Will Afghan Girls Be Educated?

The Taliban have vowed to respect women's rights "within Islamic law," but it's not clear what that really means for Afghan girls

Mohamad Naseer Haidere, Afghanistan 

The door of secondary education has been closed to girls since the Taliban took over. But after a long wait, it was announced that girls’ schools would reopen in March this year. But this did not happen. When the girls went to school, a few hours later the Taliban ordered the closure of schools for girls in the (7th to 12th) grades, even though the Taliban had repeatedly set a date for the opening of girls’ schools. However, the schools were not reopened on the promised date.

There were strong international reactions against the closure of schools for girls and female students and women protested across Afghanistan, demanding for the reopening of all girls’ schools. The girls and other female students reacted strongly against Taliban detention on Saturday, March 26, 2022. The protests were attended by a large number of people from various walks of life, in addition to human rights groups. Protesters shouted, “open the schools”, “justice, justice”. Among the protesters were some students holding their books and notebooks in their hands. Protesting girls gathered in front of the Afghan Ministry of Education, holding up banners that said, “education is our fundamental right, do not polarize it”.

The protesting girls on Friday and Saturday (March 25 and 26) showed real resilience. Although they could have been arrested and even shot by Taliban forces, they stood up for their rights and raised their voices. But there are also reports that some of the women protestors were detained by the Taliban. There were also reports that journalists were not allowed to cover the protests.

The Taliban’s decision to close schools for girls above the sixth grade was announced in Kabul on Tuesday night after a meeting with senior Taliban officials in the Taliban’s most influential city, Kandahar. However the Taliban did not give a specific reason for the decision. That is why the United States of America canceled its talks with the Taliban in Doha, Qatar in response to the Taliban’s actions. The United Nations and other European countries earlier strongly criticized the ban on education beyond the sixth grade, adding that if the Taliban wanted to be recognized, it must respect women’s rights and lift all restrictions on women.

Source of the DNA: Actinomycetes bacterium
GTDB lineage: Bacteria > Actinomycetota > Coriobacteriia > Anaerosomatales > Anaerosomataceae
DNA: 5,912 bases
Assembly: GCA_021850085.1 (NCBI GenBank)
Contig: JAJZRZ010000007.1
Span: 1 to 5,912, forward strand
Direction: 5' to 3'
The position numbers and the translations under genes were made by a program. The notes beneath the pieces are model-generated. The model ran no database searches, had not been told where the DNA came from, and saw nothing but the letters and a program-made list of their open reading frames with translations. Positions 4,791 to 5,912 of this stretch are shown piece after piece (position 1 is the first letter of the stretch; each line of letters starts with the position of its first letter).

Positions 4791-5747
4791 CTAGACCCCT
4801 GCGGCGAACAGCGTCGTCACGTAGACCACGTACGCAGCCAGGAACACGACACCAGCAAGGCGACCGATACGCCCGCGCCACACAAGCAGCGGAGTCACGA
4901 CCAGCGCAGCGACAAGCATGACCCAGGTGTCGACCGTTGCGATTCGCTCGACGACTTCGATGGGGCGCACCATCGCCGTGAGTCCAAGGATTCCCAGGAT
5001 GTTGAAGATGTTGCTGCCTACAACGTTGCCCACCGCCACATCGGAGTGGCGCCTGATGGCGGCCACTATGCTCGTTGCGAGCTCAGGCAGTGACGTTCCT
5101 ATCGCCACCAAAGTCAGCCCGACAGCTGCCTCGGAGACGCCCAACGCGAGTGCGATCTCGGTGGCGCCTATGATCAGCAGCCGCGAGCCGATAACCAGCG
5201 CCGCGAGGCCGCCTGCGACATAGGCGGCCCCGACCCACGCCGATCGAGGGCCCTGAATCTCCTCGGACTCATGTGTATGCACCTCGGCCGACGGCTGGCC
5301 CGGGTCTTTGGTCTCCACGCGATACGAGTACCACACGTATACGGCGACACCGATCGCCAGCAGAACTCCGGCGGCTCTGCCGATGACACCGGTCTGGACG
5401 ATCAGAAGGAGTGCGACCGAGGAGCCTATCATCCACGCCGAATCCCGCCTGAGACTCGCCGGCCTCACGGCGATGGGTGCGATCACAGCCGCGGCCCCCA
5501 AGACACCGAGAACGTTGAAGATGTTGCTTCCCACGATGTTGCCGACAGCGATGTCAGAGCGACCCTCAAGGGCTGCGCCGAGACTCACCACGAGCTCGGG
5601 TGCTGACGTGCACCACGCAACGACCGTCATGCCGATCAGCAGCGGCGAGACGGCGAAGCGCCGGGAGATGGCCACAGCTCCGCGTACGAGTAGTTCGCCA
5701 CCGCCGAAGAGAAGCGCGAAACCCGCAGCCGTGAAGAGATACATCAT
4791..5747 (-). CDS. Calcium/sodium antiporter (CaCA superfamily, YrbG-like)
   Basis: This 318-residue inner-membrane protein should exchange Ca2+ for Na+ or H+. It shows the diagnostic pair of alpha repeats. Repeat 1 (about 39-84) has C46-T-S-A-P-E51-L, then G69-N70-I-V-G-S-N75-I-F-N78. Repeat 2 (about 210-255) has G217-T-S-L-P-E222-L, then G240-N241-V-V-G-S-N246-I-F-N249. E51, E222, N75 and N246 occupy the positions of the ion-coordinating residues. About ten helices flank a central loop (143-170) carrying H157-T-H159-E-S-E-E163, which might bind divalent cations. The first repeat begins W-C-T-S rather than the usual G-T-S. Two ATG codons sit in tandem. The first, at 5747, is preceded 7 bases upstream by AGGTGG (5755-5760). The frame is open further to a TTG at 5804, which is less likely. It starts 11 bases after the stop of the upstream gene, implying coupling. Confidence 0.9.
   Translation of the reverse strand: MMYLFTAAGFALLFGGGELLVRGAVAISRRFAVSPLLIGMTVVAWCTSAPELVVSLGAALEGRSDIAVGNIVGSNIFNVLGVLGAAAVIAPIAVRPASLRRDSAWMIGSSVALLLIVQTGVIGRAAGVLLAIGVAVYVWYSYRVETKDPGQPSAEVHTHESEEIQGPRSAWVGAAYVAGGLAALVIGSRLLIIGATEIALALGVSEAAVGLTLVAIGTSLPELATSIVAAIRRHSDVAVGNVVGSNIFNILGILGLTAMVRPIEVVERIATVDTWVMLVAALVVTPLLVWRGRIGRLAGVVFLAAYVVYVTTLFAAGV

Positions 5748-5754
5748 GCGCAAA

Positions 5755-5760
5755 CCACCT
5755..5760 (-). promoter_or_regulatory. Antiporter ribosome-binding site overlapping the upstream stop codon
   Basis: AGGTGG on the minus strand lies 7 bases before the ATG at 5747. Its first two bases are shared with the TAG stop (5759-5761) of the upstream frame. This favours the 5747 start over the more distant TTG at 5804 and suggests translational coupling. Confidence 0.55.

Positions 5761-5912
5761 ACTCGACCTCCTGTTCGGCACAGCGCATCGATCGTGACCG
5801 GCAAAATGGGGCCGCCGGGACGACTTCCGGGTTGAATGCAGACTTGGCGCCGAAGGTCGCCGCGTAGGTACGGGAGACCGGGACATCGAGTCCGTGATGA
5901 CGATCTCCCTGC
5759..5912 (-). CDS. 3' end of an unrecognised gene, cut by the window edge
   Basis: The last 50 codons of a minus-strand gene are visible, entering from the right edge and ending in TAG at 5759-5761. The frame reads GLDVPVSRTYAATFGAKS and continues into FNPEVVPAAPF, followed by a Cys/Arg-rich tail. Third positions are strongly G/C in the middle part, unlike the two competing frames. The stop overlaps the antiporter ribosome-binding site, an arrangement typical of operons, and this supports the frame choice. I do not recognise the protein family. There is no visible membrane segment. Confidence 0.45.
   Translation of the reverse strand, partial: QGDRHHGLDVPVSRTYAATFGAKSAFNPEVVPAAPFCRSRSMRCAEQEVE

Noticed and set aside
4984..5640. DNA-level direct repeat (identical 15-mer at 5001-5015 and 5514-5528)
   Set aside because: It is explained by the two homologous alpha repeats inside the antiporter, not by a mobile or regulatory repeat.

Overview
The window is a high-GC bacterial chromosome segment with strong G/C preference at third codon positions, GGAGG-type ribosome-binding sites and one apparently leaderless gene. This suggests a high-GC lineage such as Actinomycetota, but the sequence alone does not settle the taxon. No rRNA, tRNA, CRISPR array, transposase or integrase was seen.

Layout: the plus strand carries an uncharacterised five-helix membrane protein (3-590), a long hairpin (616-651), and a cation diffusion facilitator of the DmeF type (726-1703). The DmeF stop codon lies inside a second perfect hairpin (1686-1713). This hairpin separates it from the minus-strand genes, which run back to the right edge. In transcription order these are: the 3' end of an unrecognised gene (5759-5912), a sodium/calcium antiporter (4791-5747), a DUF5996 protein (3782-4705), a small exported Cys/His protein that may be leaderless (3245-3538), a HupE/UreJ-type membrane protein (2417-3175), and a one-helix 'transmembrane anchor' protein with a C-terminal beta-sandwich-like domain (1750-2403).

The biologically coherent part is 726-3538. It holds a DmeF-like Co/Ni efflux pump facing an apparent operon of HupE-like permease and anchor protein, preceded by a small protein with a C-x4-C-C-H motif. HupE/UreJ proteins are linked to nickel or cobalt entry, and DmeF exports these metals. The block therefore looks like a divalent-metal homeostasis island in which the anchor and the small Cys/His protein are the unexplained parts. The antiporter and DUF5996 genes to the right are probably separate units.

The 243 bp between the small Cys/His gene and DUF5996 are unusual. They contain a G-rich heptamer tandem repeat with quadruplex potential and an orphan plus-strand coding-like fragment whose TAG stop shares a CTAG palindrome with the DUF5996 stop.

Thomas Nicholson, the European Union Special Envoy to Afghanistan, told reporters after the Taliban imposed sanctions on girls’ education that, “we now know how credible the Taliban is and how much they live up to their promises. The opening of girls’ schools, attention to human rights, the formation of an inclusive government, and other actions are steps that could help the Taliban gain international recognition, and the Taliban must seize this opportunity.” 

The decision to close schools for Afghan girls above the sixth grade was made by Taliban supreme leader Mullah Haibatullah Akhunzadah in march, which provoked the anger of people in Afghanistan and abroad. 

It should be noted that when Afghanistan was taken over by the Taliban on August 15, 2021, many restrictions were imposed on women, such as retractions on their employment. Women were expelled from government agencies and were banned from travelling alone. Recently, restrictions have been tightened and the wearing of hijabs have been made compulsory. Women were banned from eating in hotels and female journalists were ordered by the Taliban to wear masks on television screens. 

One of the protestors, a woman named Navisa, said “the prophet of Islam gave women the right to education but the Taliban has taken it away from us.” 

Another protester, Leila Besem, said, “the Taliban will never silence our voices.” 

Currently, the Taliban regime does not listen to the voices of the people of Afghanistan, nor does it show any interest in opening girls’ schools above the sixth grade, nor is it prepared to do so. But the fact is that the girls want the schools to be opened according to their wishes so that they can go to school without any fear and pressure and be allowed to continue their lessons and work together with men to improve their communities. But it is unknown whether this dream of the girls of Afghanistan will be fulfilled, or simply remain a dream.